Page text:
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Different Directions for Skating at World Championships

March 2, 1995

BIRMINGHAM, England (AP) _ Grace vs. athleticism. Artistry vs. jumps. Missing stars vs. future stars. Prize money vs. the status quo.

Figure skating, a sport in transition and struggling with growing pains, will be looking to find the right balance in all these areas and more at the World Championships beginning Sunday at the NEC Arena.

On the ice, women’s favorite Surya Bonaly will be out to prove she can balance her outstanding jumping ability with an elegance she has yet to display at the Olympics or worlds.

Off the ice, the International Skating Union will decide how to react to the explosion of unsanctioned, made-for-TV competitions that have sprung up the past year.

The big money on offer from such competitions, a by-product of the huge TV ratings at last year’s Olympics, has lured some of the biggest names away from the ISU’s eligible status for the worlds and the Olympics.

The ISU, whose top committees will meet throughout the championships, will stubbornly refuse to make it easier for those skaters to return. Instead, the ISU is expected to start offering prize money of its own to keep its new stars around longer.

Bonaly has come to symbolize the view from many critics that skating has become nothing but a jumping contest, missing the elaborate tracings and elegant lines once considered integral to the sport.

This year, the 21-year-old French skater has come up with a routine to gypsy music that’s more to her style. It won over the judges last month at Dortmund, Germany, as she won her fifth consecutive European title.

``I’ve always learned a lot and tried to improve and develop as a personality,″ Bonaly said. ``I’ve been working a lot on that because the judges always have considered it a fault of mine.″

But she hasn’t won over everybody. Carlo Fassi, who coached Peggy Fleming and Dorothy Hamill to Olympic gold, watched the Dortmund performance and feels it’s still too much of the same old Bonaly.

``She works incredibly hard but there are silly things,″ Fassi said. ``She goes into jumps stiffly with her hands down at her sides _ telegraphing. It’s stupid. The judges, naturally, prefer the way the Russians approach a move with grace, with pleasing balletic arm moves.″

Bonaly has failed to win a medal in two Olympics. Her only top-three finish at the worlds was a silver last year, when she pouted and took the medal off her neck on the podium because she felt the judges had robbed her of the gold.

Bonaly lost to the more graceful Yuka Sato of Japan. According to Fassi, ``The same thing will happen in Birmingham with Lu Chen.″

Lu, the Olympic bronze medalist from China, skates a beautiful line yet can still do the jumps. There should also be a strong challenge from Russia’s Olga Markova, who enchanted the audience at the Europeans with a pair of sensual routines that placed her second to Bonaly.

The Americans, 17-year-old U.S. champion Nicole Bobek and 14-year-old Michelle Kwan, are a study in contrast. Kwan has the jumps, Bobek the elegance, and both will be looking to add valuable experience with an eye on the 1998 Olympics. A medal here would be a bonus.

The women’s field is missing Olympic champion Oksana Baiul, who spent the the year making some $2 million doing tours on the made-for-TV circuit. The Ukrainian skater is expected to apply for ISU reinstatement in April, but other big names such as Nancy Kerrigan and Midiro Ito are gone for good.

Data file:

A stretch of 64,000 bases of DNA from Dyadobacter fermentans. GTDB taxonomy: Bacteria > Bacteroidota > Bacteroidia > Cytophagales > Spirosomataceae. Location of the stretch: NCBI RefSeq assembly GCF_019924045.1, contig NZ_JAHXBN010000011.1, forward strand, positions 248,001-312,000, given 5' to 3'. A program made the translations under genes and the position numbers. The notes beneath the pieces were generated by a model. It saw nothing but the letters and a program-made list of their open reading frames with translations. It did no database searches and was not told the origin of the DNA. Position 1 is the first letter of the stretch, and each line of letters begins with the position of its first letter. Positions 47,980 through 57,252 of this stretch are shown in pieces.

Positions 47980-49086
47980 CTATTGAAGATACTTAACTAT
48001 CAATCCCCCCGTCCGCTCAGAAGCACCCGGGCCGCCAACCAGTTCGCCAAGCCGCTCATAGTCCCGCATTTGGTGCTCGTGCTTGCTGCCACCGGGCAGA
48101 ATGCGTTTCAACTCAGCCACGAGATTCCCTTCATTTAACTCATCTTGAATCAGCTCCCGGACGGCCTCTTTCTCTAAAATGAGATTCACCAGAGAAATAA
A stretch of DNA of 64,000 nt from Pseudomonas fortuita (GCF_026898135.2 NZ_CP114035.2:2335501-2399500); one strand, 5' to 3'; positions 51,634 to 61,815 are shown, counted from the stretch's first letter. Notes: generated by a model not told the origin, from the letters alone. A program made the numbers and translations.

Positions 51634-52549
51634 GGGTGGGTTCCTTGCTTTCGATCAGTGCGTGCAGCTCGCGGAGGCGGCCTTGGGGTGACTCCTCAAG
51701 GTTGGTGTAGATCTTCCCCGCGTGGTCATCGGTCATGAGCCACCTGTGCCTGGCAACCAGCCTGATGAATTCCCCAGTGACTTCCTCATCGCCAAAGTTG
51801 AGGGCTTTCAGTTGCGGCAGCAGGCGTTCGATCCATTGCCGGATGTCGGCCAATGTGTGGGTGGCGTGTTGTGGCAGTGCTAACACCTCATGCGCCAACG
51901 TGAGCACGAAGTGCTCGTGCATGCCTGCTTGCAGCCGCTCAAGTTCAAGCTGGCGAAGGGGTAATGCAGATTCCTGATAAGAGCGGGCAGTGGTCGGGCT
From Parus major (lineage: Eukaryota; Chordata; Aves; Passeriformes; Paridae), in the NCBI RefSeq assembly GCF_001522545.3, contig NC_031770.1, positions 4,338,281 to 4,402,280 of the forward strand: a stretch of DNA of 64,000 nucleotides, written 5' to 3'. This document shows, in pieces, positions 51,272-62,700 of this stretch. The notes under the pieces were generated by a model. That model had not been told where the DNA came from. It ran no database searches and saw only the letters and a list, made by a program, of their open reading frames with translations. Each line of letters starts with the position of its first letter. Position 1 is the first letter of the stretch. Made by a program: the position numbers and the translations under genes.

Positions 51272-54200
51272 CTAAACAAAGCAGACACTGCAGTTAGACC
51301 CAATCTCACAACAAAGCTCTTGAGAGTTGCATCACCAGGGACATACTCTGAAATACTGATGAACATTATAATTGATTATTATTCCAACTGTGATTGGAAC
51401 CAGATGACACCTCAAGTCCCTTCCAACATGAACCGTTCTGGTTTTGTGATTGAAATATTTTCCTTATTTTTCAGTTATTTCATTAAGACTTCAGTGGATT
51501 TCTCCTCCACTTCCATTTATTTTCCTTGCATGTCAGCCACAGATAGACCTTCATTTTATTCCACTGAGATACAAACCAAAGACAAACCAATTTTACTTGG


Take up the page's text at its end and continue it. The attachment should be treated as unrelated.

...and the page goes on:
Skating insiders say the ISU will eventually have to throw open its competitions to all competitors to keep attracting the big names and big audiences.

ISU vice president Lawrence Demmy says that will never happen.

``We don’t need these skaters,″ Demmy said. ``We will carry on without these skaters. Whatever they want to do, that’s their free choice.

``Through the years, we’ve always had new skaters come along. We’ve continued to produce great new stars. The old ones, well, they go and they do what they want to do.″

One field that still looks strong is the men, despite an injury to defending champion Elvis Stojko of Canada.

Stojko has been working with a martial arts instructor to strengthen knee and ankle muscles hurt while practicing for the Canadian nationals in January.

``It’s still sore,″ Stojko said. ``When I do something, it gets tired sometimes and then it starts to hurt really bad. It’s a really painful thing.″

With Stojko skating in pain, the favorites are Olympic champion Alexei Urmanov and his 17-year-old teammate Ilia Kulik, who became Russia’s latest phenom when he won the European gold last month. Todd Eldredge, who came back from three years of injury, illness and inconsistency to win the U.S. title last month, could also win a place on the podium with his ``Gettysburg″ routine.

Olympic and defending world champions Oksana Gritschuk and Yevgeny Platov of Russia are the favorites to win the dance, even though Platov’s been nursing a knee injury that kept the pair out of the Europeans.

French duo Sophie Moniotte and Pascal Lavanchy have a jazzy routine that could cause an upset, and Susanna Rahkamo and Petri Kokko of Finland and Americans Renee Roca and Gorsha Sur should also be in the hunt.

The pairs field is considerably weak in this post-Olympic year, with any of four couples in with a chance for the gold.

It could be a matter of whether the judges prefer the eclectic mood of European champions Mandy Woetzel and Ingo Steuer of Germany; the emotional, but technically-lacking classical routine of Americans Jenni Meno and Todd Sand; or the more lively and traditional performances expected from Czech pair Radka Kovarikova and Rene Novotny and defending champions Yevgenia Shishkova and Vadim Naumov of Russia.

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